Toughie 2963 – Big Dave's Crossword Blog
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Toughie 2963

Toughie No 2963 by Firefly
Hints and tips by Gazza

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BD Rating – Difficulty ***Enjoyment ***

Thanks to Firefly for brightening up a horribly dark squally day in North Devon. He has given us an enjoyable puzzle with an ursine theme.

Please leave a comment telling us how you fared and what you thought of the puzzle.

Across Clues

1a Bear with racket in house and tip in garden, not being around (10)
PADDINGTON: insert a word for a loud racket among an informal word for a house, the first letter of garden and the reversal of NOT.

6a Blubber when some verbal flak’s about (4)
FLAB: hidden in reverse.

9a Short flight for American duck (5)
STOOP: double definition, the first a porch with steps in the USA, the second a verb.

10a Craftsman‘s erratic if disturbed (9)
ARTIFICER: an anagram (disturbed) of ERRATIC IF.

12a Select arm for security team (7,6)
SPECIAL BRANCH: an adjective meaning select or superior and an arm or subdivision make a police department in the UK.

14a Woman up against Martian man? (8)
VENUSIAN: I think that this is just a cryptic definition based on the title of a book by John Gray “Men are from Mars, Women are from *****”.

15a Prince perhaps can get through amidst daily grind? (6)
RUPERT: this Prince was a nephew of King Charles I and commanded the royalist cavalry during the English Civil War. Insert a preposition meaning through into a word for the daily grind.

17a Cause betrayal — lose head (6)
REASON: remove the first letter from a word for betrayal.

19a He performs on the side at stadium, using content from Osman in material (8)
LINESMAN: insert the middle letters of Osman into a type of woven cloth. In both football and rugby this person has been upgraded to a more prestigious title but the term may still be used in tennis or other sports.

21a Both on a roll in a spanking (but not a new) light aircraft? (3-3,7)
HOT-AIR BALLOON: an anagram (spanking) of BOTH O[n] A ROLL IN A after one instance of the abbreviation for new has been removed.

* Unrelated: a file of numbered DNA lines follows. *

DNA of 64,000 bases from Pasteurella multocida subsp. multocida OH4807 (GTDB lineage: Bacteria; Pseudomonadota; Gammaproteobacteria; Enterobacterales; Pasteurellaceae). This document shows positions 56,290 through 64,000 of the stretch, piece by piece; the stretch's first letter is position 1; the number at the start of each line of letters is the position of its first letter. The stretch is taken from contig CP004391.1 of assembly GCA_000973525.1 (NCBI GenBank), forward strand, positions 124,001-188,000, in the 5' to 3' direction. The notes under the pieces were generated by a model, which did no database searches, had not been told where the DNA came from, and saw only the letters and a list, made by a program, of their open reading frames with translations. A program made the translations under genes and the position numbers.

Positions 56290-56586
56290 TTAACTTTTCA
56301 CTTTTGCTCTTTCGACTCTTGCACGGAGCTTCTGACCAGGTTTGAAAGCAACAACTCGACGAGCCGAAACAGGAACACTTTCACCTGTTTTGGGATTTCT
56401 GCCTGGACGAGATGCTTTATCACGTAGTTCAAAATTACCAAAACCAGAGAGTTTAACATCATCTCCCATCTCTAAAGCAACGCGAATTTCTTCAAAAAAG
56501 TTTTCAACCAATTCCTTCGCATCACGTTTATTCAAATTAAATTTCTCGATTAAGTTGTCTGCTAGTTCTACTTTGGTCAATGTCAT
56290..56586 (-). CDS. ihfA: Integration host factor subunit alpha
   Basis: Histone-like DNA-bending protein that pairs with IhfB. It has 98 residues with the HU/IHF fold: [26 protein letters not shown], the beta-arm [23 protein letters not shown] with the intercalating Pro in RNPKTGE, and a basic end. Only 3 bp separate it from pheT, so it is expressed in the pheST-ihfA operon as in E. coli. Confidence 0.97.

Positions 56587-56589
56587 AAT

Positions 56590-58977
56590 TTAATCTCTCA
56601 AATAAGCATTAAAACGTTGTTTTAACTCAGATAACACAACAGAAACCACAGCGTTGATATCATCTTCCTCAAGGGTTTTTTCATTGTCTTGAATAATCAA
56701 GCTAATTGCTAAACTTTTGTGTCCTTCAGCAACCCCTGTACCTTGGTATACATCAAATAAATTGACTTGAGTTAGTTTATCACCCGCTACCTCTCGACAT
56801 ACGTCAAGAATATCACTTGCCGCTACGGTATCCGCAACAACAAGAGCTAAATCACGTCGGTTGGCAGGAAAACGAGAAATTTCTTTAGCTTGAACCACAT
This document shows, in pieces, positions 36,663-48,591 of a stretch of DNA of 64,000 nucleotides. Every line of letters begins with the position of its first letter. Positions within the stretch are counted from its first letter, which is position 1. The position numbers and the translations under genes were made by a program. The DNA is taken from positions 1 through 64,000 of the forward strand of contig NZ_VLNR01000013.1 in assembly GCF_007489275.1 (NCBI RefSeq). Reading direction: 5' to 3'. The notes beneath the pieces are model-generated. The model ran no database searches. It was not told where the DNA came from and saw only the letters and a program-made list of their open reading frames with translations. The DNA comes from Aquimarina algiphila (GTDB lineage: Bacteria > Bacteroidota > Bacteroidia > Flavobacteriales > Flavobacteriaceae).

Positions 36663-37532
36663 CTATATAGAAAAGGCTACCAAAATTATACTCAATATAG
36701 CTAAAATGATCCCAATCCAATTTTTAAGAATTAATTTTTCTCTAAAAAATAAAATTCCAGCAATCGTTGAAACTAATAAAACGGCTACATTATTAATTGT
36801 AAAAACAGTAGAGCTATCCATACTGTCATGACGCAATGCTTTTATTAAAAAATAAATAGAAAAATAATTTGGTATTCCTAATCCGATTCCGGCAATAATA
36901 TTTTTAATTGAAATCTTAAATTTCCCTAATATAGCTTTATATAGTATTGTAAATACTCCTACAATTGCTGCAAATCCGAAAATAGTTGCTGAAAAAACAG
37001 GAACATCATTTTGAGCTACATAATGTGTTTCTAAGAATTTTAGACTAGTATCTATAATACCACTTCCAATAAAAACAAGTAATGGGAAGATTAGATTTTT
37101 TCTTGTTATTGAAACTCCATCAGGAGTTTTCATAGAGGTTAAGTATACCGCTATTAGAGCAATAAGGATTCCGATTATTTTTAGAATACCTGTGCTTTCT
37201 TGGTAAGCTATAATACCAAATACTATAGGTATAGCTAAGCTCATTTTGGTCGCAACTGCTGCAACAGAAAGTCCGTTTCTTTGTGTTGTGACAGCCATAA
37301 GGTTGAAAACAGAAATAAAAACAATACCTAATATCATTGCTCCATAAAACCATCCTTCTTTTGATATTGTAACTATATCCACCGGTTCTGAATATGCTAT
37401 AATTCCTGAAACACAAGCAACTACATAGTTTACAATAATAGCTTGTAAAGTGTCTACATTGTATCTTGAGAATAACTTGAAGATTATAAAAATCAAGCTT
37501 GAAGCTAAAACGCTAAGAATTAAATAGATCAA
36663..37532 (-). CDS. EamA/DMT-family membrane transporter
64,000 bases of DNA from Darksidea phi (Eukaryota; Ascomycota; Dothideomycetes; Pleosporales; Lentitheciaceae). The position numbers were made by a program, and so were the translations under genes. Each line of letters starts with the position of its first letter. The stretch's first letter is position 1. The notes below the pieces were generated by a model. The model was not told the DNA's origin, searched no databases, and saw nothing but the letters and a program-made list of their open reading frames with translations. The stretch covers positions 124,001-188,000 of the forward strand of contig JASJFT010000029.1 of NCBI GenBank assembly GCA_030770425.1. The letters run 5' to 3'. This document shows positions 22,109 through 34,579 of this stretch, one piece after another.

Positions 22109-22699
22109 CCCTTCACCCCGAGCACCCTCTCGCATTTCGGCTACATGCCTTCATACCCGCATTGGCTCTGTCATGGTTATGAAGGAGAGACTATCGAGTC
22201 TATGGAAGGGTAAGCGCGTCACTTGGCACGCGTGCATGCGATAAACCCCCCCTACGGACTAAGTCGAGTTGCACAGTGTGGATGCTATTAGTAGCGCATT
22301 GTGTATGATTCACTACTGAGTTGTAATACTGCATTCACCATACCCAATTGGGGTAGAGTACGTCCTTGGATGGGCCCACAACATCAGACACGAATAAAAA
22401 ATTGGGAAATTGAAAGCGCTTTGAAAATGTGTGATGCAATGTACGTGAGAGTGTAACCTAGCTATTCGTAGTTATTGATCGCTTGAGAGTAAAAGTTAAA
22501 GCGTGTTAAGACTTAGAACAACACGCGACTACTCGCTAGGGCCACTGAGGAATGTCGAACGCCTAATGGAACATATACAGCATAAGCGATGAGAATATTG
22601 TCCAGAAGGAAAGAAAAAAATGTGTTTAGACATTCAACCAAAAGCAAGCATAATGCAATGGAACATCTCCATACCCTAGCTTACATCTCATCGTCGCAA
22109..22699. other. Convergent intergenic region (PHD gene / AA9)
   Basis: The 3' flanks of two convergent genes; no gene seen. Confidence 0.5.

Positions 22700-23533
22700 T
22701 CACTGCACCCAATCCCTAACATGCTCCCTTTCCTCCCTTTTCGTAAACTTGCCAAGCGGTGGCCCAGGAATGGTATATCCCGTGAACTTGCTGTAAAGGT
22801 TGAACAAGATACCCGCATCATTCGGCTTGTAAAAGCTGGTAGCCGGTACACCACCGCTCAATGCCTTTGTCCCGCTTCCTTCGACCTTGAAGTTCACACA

24a She and Mike engage in match warmly (9)
THERMALLY: insert a feminine pronoun and what Mike represents in the Nato Phonetic Alphabet into a verb to match or agree.

25a Destiny is more assured, they say (5)
KARMA: this is supposed to be a homophone (he said through gritted teeth!) of a comparative meaning more assured or unperturbed.

26a When band does Go West, it stinks! (4)
POOH: reverse a circular band.

27a From keg, Lee — a pro — loosened stopper (10)
GOALKEEPER: an anagram (loosened) of KEG LEE A PRO.

Down Clues

1d Parading outstandingly stylish habits starts like this? (4)
POSH: first letters of four words.

2d Calls to give up greed, say? (5,2)
DROPS IN: if you split your answer 4,3 it could mean to give up what greed is an example of.

3d Artistic approach shown by setter’s papers — one in most timeless configuring (13)
IMPRESSIONISM: assemble the contracted form of ‘the setter is’ from his viewpoint, a word for newspapers and an anagram (configuring) of IN MOS[t] containing the Roman numeral for one.

4d Seriousness of life once besieged by almost complete apprehension (8)
GRAVITAS: the Latin word for life (most often seen these days in the expanded form of CV) goes inside a synonym of apprehension or understanding without its final P.

5d It’s about 8, and the writer’s absent from production of Camelot (5)
OCTAL: remove the objective first person pronoun from CAMELOT and make an anagram (configuration) of what remains.

7d Certify fluid cleans step evenly (7)
LICENSE: regular letters of words in the clue.

8d Delivery note claiming son is “Gem of the Month” (10)
BIRTHSTONE: charade of synonyms for delivery and note bracketing the genealogical abbreviation for son.

11d It gets broken after Chinese person holds up packet (7,6)
FORTUNE COOKIE: a word for a person (especially in the phrase ‘a tough ******’) follows a packet (as in ‘that new car will cost you a packet’).

13d In public, shirt ambassador’s put on is immoderate (4-3-3)
OVER-THE-TOP: start with an adjective meaning ‘in public’ and add what a shirt is an example of preceded by the abbreviated title of an ambassador.

16d False idols put up, showing a lack of faith (8)
DISLOYAL: an anagram (false) of IDOLS is followed by the reversal of a verb to put.

18d Style for which undercoat’s spread without preliminaries (3,4)